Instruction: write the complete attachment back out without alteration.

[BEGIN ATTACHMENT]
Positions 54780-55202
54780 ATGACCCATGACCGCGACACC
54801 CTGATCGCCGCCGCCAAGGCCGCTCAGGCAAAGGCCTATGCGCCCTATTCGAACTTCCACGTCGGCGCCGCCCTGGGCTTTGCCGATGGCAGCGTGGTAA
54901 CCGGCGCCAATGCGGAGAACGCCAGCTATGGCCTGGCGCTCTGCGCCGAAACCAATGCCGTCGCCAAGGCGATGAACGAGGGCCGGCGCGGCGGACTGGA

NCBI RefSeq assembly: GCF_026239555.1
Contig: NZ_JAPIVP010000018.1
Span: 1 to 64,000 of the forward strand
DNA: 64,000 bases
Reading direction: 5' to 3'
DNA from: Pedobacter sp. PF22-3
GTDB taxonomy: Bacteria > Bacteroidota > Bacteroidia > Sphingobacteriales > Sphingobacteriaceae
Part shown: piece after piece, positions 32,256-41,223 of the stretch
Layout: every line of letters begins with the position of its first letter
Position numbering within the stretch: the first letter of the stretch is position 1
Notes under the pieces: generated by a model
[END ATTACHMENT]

Positions 54780-55202
54780 ATGACCCATGACCGCGACACC
54801 CTGATCGCCGCCGCCAAGGCCGCTCAGGCAAAGGCCTATGCGCCCTATTCGAACTTCCACGTCGGCGCCGCCCTGGGCTTTGCCGATGGCAGCGTGGTAA
54901 CCGGCGCCAATGCGGAGAACGCCAGCTATGGCCTGGCGCTCTGCGCCGAAACCAATGCCGTCGCCAAGGCGATGAACGAGGGCCGGCGCGGCGGACTGGA

NCBI RefSeq assembly: GCF_026239555.1
Contig: NZ_JAPIVP010000018.1
Span: 1 to 64,000 of the forward strand
DNA: 64,000 bases
Reading direction: 5' to 3'
DNA from: Pedobacter sp. PF22-3
GTDB taxonomy: Bacteria > Bacteroidota > Bacteroidia > Sphingobacteriales > Sphingobacteriaceae
Part shown: piece after piece, positions 32,256-41,223 of the stretch
Layout: every line of letters begins with the position of its first letter
Position numbering within the stretch: the first letter of the stretch is position 1
Notes under the pieces: generated by a model